This fall, the Arizona-Sonora Desert Museum in Tucson is bringing back it's Raptor free flight presentation. This is one of the museum's most popular seasonal exhibitions, and often called one of the most extraordinary birds of prey demonstrations in the United States.
Now through April 2014, visitors to the museum can enjoy daily shows at 10 a.m. and 2 p.m. If you're expecting a traditional amphitheater demonstration, you're in for a thrill. The raptors fly in the open desert, completely untethered and without leg straps. They swoop and soar while a museum narrator describes their behaviors and habitats.
A gray hawk lands in front of visitors at the Arizona-Sonora Desert Museum's raptor free flight presentation. — Photo courtesy of Arizona-Sonora Desert Museum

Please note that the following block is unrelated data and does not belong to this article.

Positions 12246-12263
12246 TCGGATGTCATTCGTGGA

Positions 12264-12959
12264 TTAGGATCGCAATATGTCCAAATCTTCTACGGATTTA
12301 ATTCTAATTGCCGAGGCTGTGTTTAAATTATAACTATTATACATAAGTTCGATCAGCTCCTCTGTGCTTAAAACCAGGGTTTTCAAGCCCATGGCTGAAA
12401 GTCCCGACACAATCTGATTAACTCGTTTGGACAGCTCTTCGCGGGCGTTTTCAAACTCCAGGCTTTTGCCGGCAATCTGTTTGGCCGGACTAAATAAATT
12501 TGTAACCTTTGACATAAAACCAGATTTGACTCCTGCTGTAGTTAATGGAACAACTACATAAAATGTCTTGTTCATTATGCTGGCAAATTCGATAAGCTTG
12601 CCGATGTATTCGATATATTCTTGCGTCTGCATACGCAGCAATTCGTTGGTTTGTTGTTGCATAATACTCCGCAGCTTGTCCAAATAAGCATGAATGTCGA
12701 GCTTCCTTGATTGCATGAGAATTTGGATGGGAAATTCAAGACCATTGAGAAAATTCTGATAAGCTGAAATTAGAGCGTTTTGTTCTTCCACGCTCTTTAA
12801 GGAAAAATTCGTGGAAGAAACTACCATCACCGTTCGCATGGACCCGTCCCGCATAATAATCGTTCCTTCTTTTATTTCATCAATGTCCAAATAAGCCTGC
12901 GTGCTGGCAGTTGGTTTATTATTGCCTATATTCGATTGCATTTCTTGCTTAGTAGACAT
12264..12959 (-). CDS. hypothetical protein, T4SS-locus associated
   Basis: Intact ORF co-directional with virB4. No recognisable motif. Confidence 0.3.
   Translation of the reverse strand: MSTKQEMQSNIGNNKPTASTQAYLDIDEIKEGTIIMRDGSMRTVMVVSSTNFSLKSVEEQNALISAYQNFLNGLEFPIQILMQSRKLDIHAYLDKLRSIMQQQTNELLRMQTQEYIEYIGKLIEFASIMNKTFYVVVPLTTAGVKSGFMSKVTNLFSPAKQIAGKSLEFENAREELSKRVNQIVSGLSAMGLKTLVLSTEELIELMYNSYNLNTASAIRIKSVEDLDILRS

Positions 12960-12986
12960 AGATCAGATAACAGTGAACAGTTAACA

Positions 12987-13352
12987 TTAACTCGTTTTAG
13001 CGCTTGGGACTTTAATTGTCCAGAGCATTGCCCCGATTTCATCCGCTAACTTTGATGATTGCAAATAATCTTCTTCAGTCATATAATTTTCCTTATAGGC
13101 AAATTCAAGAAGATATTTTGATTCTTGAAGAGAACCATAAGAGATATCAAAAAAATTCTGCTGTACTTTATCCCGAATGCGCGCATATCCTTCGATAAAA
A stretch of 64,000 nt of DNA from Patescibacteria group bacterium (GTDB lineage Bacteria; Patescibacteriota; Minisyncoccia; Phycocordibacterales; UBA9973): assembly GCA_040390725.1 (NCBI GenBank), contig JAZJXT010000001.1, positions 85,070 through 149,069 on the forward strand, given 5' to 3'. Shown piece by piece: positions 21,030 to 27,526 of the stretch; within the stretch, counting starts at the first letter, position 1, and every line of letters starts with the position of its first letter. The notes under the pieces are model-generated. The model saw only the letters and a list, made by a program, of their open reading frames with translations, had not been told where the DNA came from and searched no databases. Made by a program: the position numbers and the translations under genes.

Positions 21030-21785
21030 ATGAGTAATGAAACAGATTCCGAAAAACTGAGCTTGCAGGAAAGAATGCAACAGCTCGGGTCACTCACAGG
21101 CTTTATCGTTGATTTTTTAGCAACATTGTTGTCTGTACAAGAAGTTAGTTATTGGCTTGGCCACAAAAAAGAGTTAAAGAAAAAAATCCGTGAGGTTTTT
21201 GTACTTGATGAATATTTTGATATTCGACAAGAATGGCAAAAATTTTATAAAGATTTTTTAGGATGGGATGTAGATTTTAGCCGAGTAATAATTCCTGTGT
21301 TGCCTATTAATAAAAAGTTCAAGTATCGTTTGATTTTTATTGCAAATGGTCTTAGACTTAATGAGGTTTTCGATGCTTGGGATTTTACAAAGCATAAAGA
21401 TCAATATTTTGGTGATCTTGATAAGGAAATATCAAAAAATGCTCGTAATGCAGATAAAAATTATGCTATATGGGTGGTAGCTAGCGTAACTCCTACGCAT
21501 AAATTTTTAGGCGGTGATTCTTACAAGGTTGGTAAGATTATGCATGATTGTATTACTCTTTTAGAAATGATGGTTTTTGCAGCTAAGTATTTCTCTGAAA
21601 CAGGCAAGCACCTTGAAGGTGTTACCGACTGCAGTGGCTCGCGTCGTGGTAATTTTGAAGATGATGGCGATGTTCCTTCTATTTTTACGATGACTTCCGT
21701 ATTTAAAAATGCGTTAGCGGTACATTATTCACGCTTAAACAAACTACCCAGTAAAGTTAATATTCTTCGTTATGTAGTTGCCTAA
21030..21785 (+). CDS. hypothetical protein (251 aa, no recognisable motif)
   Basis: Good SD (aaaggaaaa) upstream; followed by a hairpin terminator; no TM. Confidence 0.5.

Raptors, like wolves, hunt as a family using strategy. The presentation gives guests an insightful glimpse into the hunting mechanism of different birds of prey in the wild.
The raptor free flight presentation is not only exciting, it's also a good way to learn about native desert birds. Only birds native to the Sonoran Desert and surrounding desert regions are flown. Each show is unique too, with different birds flying each day.
Guests will be able to view barn owls, peregrine falcons, great horned owls, red-tailed hawks, Chihuahuan ravens, prairie falcons and other birds of prey. Seasoned bird watchers will enjoy seeing the Harris's Hawks, which are only found in the wild in Arizona.